By Samuel Novacich, Contributing Reporter
RIO DE JANEIRO, BRAZIL – On July 2, 2009, Brazil’s then President Luiz Inácio Lula da Silva signed into legislation Law 11961/09, better known as the Amnesty Law. The law promised temporary amnesty to foreigners living illegally in Brazil, and created a path towards permanent residency within two years. Now, after approximately 43,000 foreigners took advantage of the legislation, and as the two-year temporary amnesty runs out, many are concerned about clearing the final hurdles towards citizenship.
In applying for permanent residency, the website of the Polícia Federal (Federal Police) is quite helpful, providing a list of necessary documents and even a link for making appointment reservations. Attaining the documents necessary in applying for permanent residency, though numerous, is relatively straight-forward.
The applicant requires: a declaration that the individual is not in debt, that the individual has not left Brazil for a period of more than 90 days, and that the individual has never been convicted of a crime.
Verification of a clean criminal record is provided by the Secretariat of Public Security of the individual’s state of residence; the Certidão Conjunta de Débitos (Joint Certificate of Debt, available online through Brazil’s Federal Revenue Board); proof of payment of a tax corresponding to the CIE (Carteira de Indentidade Estrangeiro, Foreigner Identity Card).
Finally a payment of $31.05; two 3×4 color photos; the individual’s original CIE; and proof of income. For most, this last requirement has been the greatest unknown in applying for permanent residency.
An Argentine, who requested to remain anonymous and was granted amnesty in 2009, had this to say regarding the process: “I went to the Federal Police without really knowing what I was doing. I took copies of my tax returns as proof of income, and my Carteira de Trabalho [Worker’s Booklet]. They didn’t really say anything about it, so I guess it was alright, and I have another appointment to go back on Thursday.”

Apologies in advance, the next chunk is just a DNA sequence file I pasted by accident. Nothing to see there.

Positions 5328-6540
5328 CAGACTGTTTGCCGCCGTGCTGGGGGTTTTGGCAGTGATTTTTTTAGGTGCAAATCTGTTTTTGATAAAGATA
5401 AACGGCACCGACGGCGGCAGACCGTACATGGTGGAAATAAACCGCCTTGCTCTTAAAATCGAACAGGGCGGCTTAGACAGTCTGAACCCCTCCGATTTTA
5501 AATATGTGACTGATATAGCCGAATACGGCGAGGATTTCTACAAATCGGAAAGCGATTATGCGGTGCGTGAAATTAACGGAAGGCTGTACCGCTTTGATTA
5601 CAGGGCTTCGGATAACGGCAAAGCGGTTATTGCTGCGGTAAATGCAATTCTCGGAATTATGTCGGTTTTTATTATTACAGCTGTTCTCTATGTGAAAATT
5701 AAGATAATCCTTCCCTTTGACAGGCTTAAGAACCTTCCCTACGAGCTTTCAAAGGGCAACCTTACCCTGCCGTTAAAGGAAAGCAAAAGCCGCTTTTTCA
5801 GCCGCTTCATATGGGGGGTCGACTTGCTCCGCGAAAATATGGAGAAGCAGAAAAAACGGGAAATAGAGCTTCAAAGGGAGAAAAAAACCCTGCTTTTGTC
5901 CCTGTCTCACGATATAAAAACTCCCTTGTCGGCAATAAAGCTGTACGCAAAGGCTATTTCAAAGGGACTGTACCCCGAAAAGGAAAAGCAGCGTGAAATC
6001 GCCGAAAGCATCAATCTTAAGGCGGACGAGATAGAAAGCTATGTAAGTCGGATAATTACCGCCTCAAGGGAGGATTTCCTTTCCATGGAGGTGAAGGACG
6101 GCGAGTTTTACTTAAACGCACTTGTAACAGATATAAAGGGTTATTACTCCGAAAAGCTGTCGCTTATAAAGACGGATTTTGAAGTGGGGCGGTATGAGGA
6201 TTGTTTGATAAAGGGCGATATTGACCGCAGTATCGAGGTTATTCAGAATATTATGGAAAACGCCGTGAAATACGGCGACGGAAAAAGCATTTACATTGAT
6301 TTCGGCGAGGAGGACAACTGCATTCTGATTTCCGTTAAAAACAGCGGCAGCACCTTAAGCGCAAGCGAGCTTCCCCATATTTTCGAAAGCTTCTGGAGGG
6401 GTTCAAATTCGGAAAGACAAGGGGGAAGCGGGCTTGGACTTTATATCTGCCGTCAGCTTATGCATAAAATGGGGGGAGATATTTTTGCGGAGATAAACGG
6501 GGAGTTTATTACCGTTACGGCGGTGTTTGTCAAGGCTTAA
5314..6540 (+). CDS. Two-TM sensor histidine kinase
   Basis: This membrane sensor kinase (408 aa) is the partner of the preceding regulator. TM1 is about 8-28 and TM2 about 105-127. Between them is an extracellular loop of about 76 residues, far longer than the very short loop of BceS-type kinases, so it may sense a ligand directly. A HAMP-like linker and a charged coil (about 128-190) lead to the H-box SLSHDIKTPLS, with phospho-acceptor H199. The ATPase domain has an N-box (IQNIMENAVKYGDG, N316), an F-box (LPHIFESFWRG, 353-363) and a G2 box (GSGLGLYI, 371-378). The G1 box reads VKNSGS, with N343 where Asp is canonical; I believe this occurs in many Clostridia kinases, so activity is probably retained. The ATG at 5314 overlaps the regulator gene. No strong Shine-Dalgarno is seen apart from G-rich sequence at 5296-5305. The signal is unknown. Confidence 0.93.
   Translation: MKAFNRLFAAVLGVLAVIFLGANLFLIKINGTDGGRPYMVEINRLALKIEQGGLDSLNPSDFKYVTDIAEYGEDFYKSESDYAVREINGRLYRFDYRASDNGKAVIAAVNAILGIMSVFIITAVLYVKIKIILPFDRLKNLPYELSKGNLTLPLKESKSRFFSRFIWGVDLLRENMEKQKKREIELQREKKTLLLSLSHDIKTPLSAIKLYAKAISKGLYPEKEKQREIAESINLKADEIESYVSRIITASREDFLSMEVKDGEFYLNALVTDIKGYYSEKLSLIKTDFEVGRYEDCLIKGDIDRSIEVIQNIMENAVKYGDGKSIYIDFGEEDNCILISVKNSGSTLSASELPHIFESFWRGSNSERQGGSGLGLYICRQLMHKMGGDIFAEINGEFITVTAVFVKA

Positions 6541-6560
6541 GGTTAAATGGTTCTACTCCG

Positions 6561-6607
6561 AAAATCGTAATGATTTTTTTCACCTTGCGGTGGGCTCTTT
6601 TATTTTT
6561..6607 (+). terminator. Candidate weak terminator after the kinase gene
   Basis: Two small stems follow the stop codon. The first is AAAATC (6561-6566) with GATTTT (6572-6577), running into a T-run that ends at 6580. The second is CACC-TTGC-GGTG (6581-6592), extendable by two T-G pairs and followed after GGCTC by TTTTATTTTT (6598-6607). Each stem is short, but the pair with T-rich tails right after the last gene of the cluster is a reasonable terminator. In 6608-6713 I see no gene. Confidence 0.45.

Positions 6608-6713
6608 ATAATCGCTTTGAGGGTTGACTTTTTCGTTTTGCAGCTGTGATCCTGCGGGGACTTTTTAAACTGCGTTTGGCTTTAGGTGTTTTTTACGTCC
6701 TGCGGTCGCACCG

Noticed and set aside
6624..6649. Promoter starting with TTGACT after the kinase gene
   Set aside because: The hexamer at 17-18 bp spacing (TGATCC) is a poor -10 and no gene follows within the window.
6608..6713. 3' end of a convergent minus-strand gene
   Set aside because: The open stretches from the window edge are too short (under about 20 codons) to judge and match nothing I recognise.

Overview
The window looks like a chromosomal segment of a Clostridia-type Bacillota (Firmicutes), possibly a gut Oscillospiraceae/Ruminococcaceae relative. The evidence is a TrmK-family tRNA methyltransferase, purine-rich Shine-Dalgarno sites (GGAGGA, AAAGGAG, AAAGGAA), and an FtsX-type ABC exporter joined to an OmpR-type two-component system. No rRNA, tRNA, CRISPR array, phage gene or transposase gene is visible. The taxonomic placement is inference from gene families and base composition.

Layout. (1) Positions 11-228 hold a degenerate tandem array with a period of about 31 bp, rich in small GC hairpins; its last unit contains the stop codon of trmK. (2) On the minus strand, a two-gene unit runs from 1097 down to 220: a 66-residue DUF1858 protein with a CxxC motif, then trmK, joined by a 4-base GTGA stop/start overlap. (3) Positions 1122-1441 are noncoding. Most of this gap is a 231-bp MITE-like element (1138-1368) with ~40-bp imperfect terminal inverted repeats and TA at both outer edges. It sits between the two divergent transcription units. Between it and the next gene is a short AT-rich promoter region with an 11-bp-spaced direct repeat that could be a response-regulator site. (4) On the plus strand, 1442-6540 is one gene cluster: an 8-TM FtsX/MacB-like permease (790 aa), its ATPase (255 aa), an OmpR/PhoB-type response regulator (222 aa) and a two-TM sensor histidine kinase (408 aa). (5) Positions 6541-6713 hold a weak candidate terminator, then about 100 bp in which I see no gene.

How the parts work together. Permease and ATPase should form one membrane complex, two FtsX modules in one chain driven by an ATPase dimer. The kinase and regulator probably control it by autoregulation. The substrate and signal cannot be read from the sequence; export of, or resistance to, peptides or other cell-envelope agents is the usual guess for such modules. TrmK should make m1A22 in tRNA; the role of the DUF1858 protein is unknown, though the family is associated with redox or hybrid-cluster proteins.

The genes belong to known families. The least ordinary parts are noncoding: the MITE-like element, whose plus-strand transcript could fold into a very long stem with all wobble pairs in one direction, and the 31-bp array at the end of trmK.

Though according to the Argentine, officials were very helpful in her application, higher authorities have not given details as to what qualifies as “sufficient income.”
Michael Royster, an American attorney in Rio de Janeiro familiar with Immigration Law, guesses that a minimum wage salary is sufficient, as it is after all what the Brazilian government assesses is the minimum income needed by an individual to support him or herself.
Royster goes on to explain, “Self-employed persons must either set up an MEI (sole proprietorship small business) or issue formal receipts (called “RPA”) identifying the clients or customers who pay them.”
Of the over 43,000 individuals who were granted amnesty under Law 11961/09, Bolivians are believed to be the greatest beneficiaries, numbering over 17,000, mostly in the state of São Paulo. Other notable nationalities to apply for amnesty are Chinese (5,500), Peruvians (4,600), Paraguayans (4,100), and Koreans (1,100).
Approximately 2,400 Europeans are also believed to have received amnesty under the law. It is yet to be calculated however how many of these thousands will have permanent residency after their two year amnesty runs out, starting on July 2nd.